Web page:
Leather finishing is an important step in the finishing process of a garment or other leather product. The finished piece will look much better and more professional if it’s given a fine, uniform finish. If your leather goods don’t have a smooth surface, they won’t be able to compete with similar products that are finished better.
There are different ways to give a rough surface the final polish required for it to look like high-quality leather. Finishing methods include solution tanning, vegetable tannage and chrome tanning. Each of these processes has advantages and disadvantages and each tool is best used for one specific task.
What is leather burnishing?
Burnishing is the process of smoothing the surface of the leather with a burnishing tool. Burnish leather is the opposite of scuffing, which is the result of rubbing and abrading the leather. A burnisher is designed to produce a slightly wavy or fuzzy surface on the leather, as opposed to a completely flat surface.
There are different burnishing tools and leather finishing methods, each of which is best suited for certain applications. The most common burnishing tool is the burnishing compound, but conditioning leather pads are also popular.
Hardened leather burnishing compound
A burnishing compound is the main ingredient in both scuffing and burnishing processes. It’s mixed with either water or oil. The solvent in the compound helps to soften the leather while it’s being burnished. Once the burnishing process is finished, the compound can be washed off, leaving only the original surface of the leather behind.
Some burnishing compounds have been designed as waxes, while others are designed specifically as burnishing compounds. These compounds are typically made from natural ingredients such as beeswax, lanolin and carnauba.
Conditioned leather pad
A conditioning pad is a piece of leather that’s been treated with a leather conditioner. Conditioning pads can be soaked in a leather conditioner for several days, which allows the conditioner to act as a glue between the fibres of the leather.
Conditioned pads are best used for burnishing soft, worn leather. Conditioned pads are best used before burnishing, as they can be very hard to burnish once they’ve been conditioned.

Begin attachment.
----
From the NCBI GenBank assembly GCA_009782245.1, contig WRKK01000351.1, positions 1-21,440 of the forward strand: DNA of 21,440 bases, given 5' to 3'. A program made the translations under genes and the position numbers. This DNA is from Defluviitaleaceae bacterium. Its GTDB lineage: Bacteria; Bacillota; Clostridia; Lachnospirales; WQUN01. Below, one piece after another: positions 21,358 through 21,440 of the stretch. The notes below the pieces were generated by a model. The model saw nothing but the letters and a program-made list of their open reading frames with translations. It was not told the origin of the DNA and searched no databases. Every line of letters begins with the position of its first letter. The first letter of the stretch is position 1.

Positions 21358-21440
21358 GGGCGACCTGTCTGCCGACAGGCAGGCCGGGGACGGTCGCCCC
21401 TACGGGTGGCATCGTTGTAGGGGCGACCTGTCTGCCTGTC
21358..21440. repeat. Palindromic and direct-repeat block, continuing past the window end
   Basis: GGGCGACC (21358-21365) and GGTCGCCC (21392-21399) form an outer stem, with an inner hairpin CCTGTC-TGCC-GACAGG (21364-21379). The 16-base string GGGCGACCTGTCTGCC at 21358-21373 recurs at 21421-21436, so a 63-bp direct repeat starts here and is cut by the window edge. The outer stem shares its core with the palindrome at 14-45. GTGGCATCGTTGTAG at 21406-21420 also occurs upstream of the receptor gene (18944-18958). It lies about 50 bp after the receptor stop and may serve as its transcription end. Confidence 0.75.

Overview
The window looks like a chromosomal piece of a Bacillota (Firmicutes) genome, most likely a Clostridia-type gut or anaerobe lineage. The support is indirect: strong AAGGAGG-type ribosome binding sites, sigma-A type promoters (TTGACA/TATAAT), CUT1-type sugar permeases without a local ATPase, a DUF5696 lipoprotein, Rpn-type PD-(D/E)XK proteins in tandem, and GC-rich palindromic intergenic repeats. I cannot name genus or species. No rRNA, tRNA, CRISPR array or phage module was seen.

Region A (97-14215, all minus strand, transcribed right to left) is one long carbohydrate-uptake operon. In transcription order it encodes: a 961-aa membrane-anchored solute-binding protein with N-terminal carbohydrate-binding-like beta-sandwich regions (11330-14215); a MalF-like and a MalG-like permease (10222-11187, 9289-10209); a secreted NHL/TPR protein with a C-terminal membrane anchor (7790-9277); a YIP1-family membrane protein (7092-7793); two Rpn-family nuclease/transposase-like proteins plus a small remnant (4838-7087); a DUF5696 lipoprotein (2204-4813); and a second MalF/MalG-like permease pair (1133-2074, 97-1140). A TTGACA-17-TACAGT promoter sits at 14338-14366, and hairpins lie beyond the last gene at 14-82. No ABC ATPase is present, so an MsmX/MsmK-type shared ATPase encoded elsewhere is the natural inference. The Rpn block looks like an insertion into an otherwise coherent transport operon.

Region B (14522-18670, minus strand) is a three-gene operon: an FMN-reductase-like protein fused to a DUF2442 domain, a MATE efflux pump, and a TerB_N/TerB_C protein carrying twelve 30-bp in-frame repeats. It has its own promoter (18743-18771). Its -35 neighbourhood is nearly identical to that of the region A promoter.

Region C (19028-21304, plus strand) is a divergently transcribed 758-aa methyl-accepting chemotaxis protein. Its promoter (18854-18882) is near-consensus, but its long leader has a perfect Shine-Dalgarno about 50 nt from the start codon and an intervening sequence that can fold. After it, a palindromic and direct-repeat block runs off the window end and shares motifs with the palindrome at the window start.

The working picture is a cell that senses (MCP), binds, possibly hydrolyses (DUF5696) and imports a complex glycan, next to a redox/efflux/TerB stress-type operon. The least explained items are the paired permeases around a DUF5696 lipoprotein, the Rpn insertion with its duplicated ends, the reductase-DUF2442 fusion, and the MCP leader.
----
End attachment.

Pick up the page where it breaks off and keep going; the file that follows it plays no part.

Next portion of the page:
Softened leather pad
A softened pad is similar to a conditioning pad, but it’s been treated with a light-coloured solution tanning agent. Tanning agents are used in a number of leather finishing processes. When used in the burnishing process, they allow the burnishing compound to stick to the pad while creating a wavy, fuzzy surface.
When used alone, a burnishing compound won’t stick to a soft pad, so the burnishing process results in a dull, not-polished finish. A soft pad is best used as a final step in the burnishing process.
The burnishing tool is the most important ingredient in the burnishing process. It provides the tool with a flat surface that the burnishing compound can stick to. There are a variety of burnishing tools designed for specific tasks.
Conditioned leather pads are designed to make it easier to burnish off-white, blemished leather. Hardened leather burnishing tools are designed for burnishing finished, dyed leather.
There are various finishing techniques that can be used on the burnished surface of leather. If a smooth surface is what you’re after, you may also consider finishing the leather with a wax, oil or dye. Polishing leather can be done with a soft or a hard polishing compound. Polishing leather with a soft compound will only smooth the surface of the leather, while a hard compound can also be used to get a shiny finish on the surface.
Drying the leather can be done by either air-drying or a machine. Some leathers are best when they’re dry, like the soft leathers, but others, like the vegetable-tanned leathers are best when they’re wet.